NO TIME FOR COOKING? Here are some of the best new products to make your kitchen time a breeze!
Technology now allows us to perform more technical operations in the kitchen, and some food processors can prepare whole dishes in a short time and with little effort, just by adding the ingredients to the machine. Companies like Momentum Machines or Chowbotics target this growing market, which has become increasingly popular.
Chowbotics has landed $5 million to develop what it’s calling food service robots. These are machines designed to prepare food in restaurants, offices, airports, malls and hospitals. The company’s flagship product, Sally, is a salad-making robot that uses 20 different food canisters to prepare and serve more than 1,000 different types of salads. The company is now ready to develop new robots that can prep a range of other foods such breakfast, burritos, tacos and more!
To be sure, these food processors are meant to be assistants in the kitchen, not replacements. No food processor can ever really duplicate a chef’s creativity or experience, and they can’t taste food to let you know if it’s perfectly done. More importantly, most machines are quite limited in their movement, and can only do so much.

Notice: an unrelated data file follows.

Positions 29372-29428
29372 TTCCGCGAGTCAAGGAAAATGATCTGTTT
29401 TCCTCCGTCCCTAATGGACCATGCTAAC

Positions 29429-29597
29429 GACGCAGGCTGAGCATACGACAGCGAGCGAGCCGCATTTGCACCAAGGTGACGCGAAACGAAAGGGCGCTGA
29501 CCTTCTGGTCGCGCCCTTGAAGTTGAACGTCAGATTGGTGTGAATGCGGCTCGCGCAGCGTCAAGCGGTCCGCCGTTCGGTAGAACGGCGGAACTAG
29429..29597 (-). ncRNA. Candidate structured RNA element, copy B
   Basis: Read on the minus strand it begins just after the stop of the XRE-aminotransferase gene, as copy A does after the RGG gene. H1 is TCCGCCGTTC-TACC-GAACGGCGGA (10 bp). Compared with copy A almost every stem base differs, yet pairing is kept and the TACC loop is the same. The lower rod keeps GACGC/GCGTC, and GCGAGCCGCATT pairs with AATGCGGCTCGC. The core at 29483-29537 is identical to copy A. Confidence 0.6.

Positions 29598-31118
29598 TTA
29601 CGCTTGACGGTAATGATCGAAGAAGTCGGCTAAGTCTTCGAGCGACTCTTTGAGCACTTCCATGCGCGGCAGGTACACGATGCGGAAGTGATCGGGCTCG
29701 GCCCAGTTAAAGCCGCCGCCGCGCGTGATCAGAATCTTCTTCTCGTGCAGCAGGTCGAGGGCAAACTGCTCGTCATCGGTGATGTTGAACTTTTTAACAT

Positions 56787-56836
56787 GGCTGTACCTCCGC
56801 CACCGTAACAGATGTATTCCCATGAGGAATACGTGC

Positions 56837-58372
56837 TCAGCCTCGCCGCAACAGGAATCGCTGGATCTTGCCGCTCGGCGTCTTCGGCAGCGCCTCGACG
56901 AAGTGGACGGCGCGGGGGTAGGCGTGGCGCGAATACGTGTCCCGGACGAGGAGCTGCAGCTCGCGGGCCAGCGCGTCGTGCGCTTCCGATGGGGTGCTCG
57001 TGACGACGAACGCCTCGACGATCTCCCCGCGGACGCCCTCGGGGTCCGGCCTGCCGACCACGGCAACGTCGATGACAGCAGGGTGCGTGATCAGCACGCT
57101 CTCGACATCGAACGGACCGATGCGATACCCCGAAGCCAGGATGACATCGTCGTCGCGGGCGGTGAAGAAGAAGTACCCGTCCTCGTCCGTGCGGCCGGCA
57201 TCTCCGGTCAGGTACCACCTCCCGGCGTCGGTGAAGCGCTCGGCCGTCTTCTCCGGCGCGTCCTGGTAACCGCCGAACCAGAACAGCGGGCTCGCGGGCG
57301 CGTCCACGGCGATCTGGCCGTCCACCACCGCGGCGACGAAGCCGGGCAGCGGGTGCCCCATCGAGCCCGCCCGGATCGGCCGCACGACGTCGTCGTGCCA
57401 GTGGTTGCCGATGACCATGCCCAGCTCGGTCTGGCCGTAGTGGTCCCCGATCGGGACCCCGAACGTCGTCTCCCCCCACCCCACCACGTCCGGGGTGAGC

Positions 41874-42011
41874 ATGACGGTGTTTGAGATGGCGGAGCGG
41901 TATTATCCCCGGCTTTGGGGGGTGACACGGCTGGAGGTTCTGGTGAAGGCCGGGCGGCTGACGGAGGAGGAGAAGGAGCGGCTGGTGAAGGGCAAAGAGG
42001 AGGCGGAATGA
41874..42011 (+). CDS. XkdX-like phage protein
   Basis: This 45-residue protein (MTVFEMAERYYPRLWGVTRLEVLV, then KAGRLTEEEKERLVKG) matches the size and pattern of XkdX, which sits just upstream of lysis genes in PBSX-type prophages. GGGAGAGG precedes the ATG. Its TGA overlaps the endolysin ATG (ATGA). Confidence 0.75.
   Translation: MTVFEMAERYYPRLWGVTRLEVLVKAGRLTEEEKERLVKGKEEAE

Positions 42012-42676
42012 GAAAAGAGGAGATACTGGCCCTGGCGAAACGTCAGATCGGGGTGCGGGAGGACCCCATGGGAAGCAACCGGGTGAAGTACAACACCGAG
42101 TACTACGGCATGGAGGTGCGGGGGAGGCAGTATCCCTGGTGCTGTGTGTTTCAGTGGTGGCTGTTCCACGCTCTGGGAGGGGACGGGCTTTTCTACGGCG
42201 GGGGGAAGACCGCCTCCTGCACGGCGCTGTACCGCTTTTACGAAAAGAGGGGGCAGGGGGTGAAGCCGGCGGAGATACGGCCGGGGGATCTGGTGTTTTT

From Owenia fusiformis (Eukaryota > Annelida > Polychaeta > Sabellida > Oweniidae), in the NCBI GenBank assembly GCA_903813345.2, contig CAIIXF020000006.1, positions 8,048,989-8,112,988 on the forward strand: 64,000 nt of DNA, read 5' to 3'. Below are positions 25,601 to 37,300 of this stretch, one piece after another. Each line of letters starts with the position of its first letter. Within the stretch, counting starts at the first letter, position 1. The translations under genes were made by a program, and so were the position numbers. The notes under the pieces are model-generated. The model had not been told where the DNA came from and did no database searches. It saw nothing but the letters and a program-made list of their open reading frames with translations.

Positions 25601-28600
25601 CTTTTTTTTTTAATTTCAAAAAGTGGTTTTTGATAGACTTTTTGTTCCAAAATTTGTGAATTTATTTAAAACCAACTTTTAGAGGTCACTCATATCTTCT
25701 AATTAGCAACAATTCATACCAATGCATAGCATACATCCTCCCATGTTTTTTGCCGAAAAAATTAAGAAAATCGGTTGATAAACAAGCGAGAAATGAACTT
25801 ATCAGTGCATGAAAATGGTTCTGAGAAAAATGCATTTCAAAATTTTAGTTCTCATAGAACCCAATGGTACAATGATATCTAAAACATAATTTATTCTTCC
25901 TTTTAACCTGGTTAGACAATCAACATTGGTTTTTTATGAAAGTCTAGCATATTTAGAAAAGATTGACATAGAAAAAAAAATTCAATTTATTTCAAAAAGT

To address this challenge, English company Moley Robotics has proposed a solution. In 2014 the company prototyped and presented the MK1 to the public, and it later won first prize in the innovation competition at the Consumer Electronics Show Asia in 2015. MK1 is not a food processor in the way that we’re used to seeing: instead, it is quite literally a robot that cooks. The machine is equipped with two mechanical arms that resemble human arms, and the apparatus is driven by more than 20 engines. The computer is programmed to mimic human movements, so before cooking the MK1 must first “see” a cook prepare the dish. After storing the process in its memory, the MK1 can faithfully reproduce the recipe. Still, the robot is not yet ready to take over for humans yet: before beginning the recipe, the ingredients must be placed in the correct order, and within easy reach of the mechanical arms.
The technology behind the MK1 is at the very forefront of science: the arms have 24 junction points, a 3D camera that recognizes movements and shapes, and 129 sensors that detect pressure, heat, and micro-vibrations. For now, the internal memory can hold up to 48 recipes but Moley Robotics is developing a platform to share more than 2000 recipes. The launch is expected in 2018, and the price tag is substantial: models starts at $15,000 and upgrades (including a built in refrigerator and dishwasher) can run up to $72,000.
It may not be cheap, but the kitchen of the future starts now!
The Future Food Institute is partnering with Maker Faire Rome – The European Edition 4.0 for the curation of the agritech and food tech pavillon. It is an Italian-based non-profit organization with global horizons that aims to build a more equitable world through enlightening a world-class breed of innovators, boosting entrepreneurial potential and improving agri-food expertise and tradition.